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Assessment of phosphorus status in a long-term tillage and phosphorus placement experiment

Karamanos, R. E., Robertson, J. A., Puurveen, D., & Domier, K. W.. 2013. Communications in Soil Science and Plant Analysis 44:219-231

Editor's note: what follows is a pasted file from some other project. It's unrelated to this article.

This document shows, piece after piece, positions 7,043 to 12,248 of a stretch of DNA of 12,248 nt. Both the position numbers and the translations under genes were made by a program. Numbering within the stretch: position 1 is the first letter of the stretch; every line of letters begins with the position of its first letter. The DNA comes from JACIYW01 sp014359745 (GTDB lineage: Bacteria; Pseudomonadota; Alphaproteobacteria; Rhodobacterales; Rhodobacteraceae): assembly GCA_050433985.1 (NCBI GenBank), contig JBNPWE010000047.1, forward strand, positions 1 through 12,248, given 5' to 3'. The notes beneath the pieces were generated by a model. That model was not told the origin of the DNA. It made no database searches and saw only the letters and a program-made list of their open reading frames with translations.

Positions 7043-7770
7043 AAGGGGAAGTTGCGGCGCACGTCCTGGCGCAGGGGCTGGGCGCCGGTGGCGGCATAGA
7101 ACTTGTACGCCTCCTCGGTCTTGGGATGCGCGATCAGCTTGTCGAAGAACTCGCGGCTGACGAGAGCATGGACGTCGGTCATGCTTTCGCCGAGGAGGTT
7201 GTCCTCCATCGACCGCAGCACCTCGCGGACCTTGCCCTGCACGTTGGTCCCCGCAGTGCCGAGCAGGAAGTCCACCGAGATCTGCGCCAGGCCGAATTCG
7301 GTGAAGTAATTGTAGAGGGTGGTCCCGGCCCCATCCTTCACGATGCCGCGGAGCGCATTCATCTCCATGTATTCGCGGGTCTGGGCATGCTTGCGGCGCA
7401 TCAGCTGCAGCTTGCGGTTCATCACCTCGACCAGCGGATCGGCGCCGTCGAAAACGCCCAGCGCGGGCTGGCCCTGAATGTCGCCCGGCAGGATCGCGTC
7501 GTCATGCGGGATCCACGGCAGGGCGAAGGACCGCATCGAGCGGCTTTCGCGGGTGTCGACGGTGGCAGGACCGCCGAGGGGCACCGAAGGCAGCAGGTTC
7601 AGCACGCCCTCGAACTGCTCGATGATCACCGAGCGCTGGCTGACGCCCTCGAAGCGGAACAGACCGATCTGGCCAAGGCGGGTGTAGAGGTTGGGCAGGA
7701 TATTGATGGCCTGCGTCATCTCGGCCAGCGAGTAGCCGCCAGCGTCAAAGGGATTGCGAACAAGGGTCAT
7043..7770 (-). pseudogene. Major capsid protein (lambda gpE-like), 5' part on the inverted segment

A long-term experiment to examine the impact of nitrogen (N) and phosphorus (P) on the yields of crops in a wheat-canola-triticale-pea-barley rotation under conventional and no-till/direct-seeding conditions was established in 1979 at the Breton and Ellerslie experimental farms of the University of Alberta. A number of treatments, replicated four times, were employed; however, they were subsequently modified to accommodate added treatments. Tillage treatments were not replicated. Consistent throughout the 30 years of this experiment for both cultivation systems were three treatments, namely, control, in-row, and mid-row banded application of 17 to 20 kg P/ha with application of 74 kg N ha-1. Detailed soil analyses, including both chemical and anion resin (PRS™ probes) techniques were carried out on the three permanent treatments, described previously, in 2007. Yield data for a complete rotation of crops covering the period of 1997 to 2007 only are included in this study. Total grain production (all crops) over the period was 15% to 27% greater under the tilled system. Over the 20 years that barley was grown, yield increases were greater (P < 0.05) with in-row application of P only under the direct-seeding system. However, wheat canola, triticale, and pea grain yield increases were greater with in-row than mid-row placement of P under both tillage systems. The agronomic efficiency of in-row application of P was consistently greater than mid-row placement of P only under direct seeding. PRS™ 28-d burial or 24-h equilibration in the laboratory provided a better estimated of P availability (r = 0.88 and 0.89, respectively) than bicarbonate-extractable P (r = 0.57).